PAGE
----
When it comes to organic growth, there's typically more to it than just duplicating existing stores and dropping them into new territories. Often, the key to healthy, balanced pro dealer expansion requires opening new lines of business to build a wide-ranging, competitive, and diversified operation that can provide almost anything customers demand. For Tulsa, Okla.–based Mill Creek Lumber & Supply Co., a family-owned company founded in 1934, this philosophy recently resulted in the creation of a new showroom concept in Oklahoma City that highlights the company's window, fireplace, and vinyl siding offerings. The 5,000-square-foot facility is now a capstone for the 52-unit dealer, which supplies everything from concrete to custom moldings to carpet, generating $180 million in materials annually from an 80 percent contractor/20 percent consumer customer mix.

Mill Creek's heritage stems from a boards-and-boots beginning as a traditional lumberyard. Over the past 70 years, in addition to the showroom, which opened in September 2004, the company has expanded carefully to include five yards, an architectural millwork unit, a wholesale lumber distribution business, a carpet and tile division, a home improvement group focused on remodeling, and a tools center.

Mill Creek president Jeff Dunn says the key to successfully diversifying is to ensure that each new venture complements what has come before and that management has predefined objectives. At Mill Creek, these goals have included penetration of new markets and increasing market share of established product sales in the region. Over the past five years, these plans also have translated into an aggressive rollout into the carpet and tile arena, an area where Mill Creek felt there was a “vacuum” in the existing market due to the absence of a single, major player filling the region's carpeting needs. “With any expansion, that vacuum can be in the form of products, the level of service that the existing competitors are giving customers, location, or any variety of opportunities,” Dunn says. The result of the push? Today, Mill Creek boasts 24 carpet and tile retail operations throughout Oklahoma and Texas.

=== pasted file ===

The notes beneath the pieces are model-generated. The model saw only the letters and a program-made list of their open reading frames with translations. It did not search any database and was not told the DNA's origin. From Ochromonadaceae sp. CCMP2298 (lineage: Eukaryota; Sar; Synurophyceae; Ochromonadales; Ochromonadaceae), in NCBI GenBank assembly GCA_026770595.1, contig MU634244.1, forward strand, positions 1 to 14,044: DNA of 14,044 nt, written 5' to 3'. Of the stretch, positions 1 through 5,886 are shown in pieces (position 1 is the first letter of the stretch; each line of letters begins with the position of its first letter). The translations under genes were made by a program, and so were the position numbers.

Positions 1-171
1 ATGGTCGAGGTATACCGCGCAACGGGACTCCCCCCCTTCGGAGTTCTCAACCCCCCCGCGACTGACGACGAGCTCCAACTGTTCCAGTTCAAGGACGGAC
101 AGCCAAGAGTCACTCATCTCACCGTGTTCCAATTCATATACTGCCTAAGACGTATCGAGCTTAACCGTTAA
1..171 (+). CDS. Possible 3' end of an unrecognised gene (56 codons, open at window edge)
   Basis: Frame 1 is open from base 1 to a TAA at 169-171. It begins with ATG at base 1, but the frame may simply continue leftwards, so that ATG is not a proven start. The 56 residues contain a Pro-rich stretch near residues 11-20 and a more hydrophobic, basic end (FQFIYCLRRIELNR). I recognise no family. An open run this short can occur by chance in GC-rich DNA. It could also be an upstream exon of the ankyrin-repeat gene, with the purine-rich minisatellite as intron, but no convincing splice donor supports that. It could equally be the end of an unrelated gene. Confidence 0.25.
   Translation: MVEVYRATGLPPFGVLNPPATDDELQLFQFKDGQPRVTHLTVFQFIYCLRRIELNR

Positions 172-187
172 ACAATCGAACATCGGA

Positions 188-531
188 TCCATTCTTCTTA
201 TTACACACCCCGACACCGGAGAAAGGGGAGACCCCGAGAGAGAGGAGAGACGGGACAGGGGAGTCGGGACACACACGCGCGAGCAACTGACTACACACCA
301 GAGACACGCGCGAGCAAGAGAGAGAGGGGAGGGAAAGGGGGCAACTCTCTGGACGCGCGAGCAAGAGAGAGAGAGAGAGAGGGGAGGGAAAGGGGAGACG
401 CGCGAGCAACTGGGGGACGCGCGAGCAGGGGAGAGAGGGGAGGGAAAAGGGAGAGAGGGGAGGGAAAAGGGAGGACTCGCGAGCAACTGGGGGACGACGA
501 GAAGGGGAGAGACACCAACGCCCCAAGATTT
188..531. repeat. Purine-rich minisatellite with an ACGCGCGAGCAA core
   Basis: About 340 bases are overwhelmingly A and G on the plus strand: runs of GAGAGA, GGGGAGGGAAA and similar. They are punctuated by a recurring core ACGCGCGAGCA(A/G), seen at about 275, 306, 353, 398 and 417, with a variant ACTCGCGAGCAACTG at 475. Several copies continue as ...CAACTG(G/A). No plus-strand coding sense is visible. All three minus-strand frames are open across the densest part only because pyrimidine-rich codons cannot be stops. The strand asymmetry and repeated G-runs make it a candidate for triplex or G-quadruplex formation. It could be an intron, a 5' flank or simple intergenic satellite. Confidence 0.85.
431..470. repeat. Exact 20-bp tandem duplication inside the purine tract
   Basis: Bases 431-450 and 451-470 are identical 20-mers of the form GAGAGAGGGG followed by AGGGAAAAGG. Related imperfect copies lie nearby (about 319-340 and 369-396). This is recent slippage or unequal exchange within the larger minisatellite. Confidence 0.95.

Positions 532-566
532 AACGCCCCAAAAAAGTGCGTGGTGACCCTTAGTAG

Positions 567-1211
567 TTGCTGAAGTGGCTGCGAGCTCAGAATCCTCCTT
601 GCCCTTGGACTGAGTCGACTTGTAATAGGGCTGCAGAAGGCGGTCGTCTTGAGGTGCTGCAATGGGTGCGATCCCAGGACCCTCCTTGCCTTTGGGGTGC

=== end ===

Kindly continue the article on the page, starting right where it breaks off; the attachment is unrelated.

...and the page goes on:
In the case of the new showroom, Mill Creek's objective has been twofold: The facility highlights specialty products in an installed setting for pros, while driving sales of replacement windows and doors in the remodeling business to existing homeowners. So far, the model has generated a 75 percent/25 percent pro-to-consumer sales split, roughly in line with the 80 percent pro-oriented revenues the company records as a whole. The showroom helps builders learn the specifics of non-commodity items, according to the facility's manager of pro sales James Raffety. “In some cases, a 2x4 is a 2x4,” Raffety says. “When you've got a specialty product, you've got to know your ins and outs, and tell the builder why he should buy your fireplace versus the guy's down the street. The showroom helps us do that.”

Jim Harbold of Edmond, Okla.–based Harbold Homes, a custom builder of five to 10 homes a year, uses the showroom as a tool to select materials or give homeowners the option to do so. “For doors and windows, I like the quality they offer,” says Harbold, who can choose from Mill Creek's selection of Weather Shield and Andersen windows and doors and Heatilator fireplaces. “It's very helpful. I have no qualms sending [clients] down there.”

For Mill Creek, whether it's helping a builders' customer select a fireplace at the new showroom or installing carpet, the key to developing any new business is always going to be the people behind the push. “It's the realization that whether it's a green field or an acquisition, employing the right people is absolutely vital to any expansion,” Dunn says. “The idea can be great, the product can be great, and the location can be great, but if you don't have the right people, it's not going to fly.”